It's going to be the toughest test of the season for the Phillies' pitching staff because this a deeper, more explosive lineup than the Nationals or Dodgers. There's no safe haven for a pitcher to catch his breath.

2. Velasquez draws his old team
Vince Velasquez faces the Astros for the first time since being traded to the Phillies in December 2015. (Ken Giles could also make his first appearance against the Phillies.)

Velasquez (2-5, 5.14) is coming off an impressive start in his return from the DL last week. In Miami last Tuesday, he allowed just two runs (one earned) on four hits over six innings.

It was the most efficient outing of the season for Velasquez, who needed 79 pitches to complete six innings. The Marlins put balls in play early in at-bats as opposed to fouling pitches off and running deep counts.

Tonight could be a different story. On top of being much better than the Marlins, the Astros are also a much more patient lineup that swings and misses less. Five different Astros starters have an on-base percentage of .345 or higher, and then you have someone like Nori Aoki, who barely ever strikes out.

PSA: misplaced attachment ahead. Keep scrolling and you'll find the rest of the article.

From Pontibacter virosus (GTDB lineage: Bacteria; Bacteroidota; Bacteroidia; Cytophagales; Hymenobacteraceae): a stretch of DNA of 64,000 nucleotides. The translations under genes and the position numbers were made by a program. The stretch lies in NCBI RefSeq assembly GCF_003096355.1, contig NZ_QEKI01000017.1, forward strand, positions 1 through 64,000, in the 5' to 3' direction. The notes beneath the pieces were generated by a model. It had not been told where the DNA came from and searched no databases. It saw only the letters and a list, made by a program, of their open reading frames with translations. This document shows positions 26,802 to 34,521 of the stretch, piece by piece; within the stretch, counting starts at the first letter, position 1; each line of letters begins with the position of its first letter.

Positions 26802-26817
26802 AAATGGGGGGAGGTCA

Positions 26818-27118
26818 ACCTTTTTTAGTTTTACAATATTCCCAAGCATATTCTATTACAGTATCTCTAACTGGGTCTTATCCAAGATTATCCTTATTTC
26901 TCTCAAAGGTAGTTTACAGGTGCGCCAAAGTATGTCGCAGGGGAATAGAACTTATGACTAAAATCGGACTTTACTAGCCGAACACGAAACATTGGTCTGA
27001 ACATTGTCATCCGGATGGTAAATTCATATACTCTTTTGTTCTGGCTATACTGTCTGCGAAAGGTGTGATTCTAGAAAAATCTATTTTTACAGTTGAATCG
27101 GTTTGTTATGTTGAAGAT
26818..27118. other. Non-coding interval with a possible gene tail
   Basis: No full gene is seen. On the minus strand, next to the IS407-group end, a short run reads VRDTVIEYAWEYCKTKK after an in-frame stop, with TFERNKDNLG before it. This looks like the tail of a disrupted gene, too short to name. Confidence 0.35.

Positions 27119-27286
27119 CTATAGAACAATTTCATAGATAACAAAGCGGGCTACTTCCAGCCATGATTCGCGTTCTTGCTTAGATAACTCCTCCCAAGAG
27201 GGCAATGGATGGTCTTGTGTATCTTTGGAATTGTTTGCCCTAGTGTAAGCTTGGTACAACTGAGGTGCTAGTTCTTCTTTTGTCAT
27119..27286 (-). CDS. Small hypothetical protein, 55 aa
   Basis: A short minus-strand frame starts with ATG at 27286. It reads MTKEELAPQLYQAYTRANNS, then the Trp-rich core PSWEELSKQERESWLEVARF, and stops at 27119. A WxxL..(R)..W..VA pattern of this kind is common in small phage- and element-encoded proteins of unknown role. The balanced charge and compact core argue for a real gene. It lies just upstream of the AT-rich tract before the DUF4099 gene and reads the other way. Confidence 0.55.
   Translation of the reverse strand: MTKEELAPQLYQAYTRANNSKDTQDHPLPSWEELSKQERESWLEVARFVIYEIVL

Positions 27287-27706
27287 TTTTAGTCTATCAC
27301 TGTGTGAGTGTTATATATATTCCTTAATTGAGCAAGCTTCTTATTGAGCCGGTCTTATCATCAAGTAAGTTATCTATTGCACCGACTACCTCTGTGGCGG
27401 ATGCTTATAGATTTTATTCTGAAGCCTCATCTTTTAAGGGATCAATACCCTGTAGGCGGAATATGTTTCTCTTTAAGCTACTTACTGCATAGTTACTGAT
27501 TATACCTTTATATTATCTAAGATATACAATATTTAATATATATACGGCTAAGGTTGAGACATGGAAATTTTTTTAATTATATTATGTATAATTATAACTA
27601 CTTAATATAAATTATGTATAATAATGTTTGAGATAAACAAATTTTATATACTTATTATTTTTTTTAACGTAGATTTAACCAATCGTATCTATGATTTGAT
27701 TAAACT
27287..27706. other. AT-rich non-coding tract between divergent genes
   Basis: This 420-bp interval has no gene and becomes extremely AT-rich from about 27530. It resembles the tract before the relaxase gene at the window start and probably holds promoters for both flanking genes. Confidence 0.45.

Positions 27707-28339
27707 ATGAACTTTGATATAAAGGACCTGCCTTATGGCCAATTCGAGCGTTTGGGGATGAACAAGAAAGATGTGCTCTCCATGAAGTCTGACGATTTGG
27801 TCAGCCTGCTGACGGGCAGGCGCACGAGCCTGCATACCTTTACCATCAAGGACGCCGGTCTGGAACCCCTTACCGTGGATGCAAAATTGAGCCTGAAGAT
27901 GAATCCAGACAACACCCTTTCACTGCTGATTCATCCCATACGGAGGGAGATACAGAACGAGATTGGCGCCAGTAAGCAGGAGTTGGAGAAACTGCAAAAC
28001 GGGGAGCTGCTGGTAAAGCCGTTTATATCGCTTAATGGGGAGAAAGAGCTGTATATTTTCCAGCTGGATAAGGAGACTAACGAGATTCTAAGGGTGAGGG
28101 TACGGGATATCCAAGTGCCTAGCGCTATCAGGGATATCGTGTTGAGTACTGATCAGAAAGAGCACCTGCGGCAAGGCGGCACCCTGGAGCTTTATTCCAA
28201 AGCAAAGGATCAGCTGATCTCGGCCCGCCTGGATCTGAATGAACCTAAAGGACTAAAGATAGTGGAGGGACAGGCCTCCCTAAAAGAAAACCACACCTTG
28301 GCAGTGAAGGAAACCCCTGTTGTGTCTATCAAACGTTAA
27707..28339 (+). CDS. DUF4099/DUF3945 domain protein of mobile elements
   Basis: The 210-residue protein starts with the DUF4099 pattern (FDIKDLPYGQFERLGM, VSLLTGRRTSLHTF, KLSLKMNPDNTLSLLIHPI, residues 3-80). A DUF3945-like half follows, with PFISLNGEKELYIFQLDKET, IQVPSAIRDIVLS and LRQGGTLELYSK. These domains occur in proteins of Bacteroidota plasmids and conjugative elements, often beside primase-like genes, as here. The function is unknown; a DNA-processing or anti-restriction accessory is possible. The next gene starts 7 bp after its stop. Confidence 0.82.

Velasquez used his time off to clear his head after an uneven first half. He's been using his fastball up in the zone a lot lately and it's worked because he has enough velocity to blow it by hitters when it's at shoulder-level or above. It can be a dangerous game, though, because if Velasquez misses even slightly lower in the zone, he's inviting loud contact.

3. Deeper Phils lineup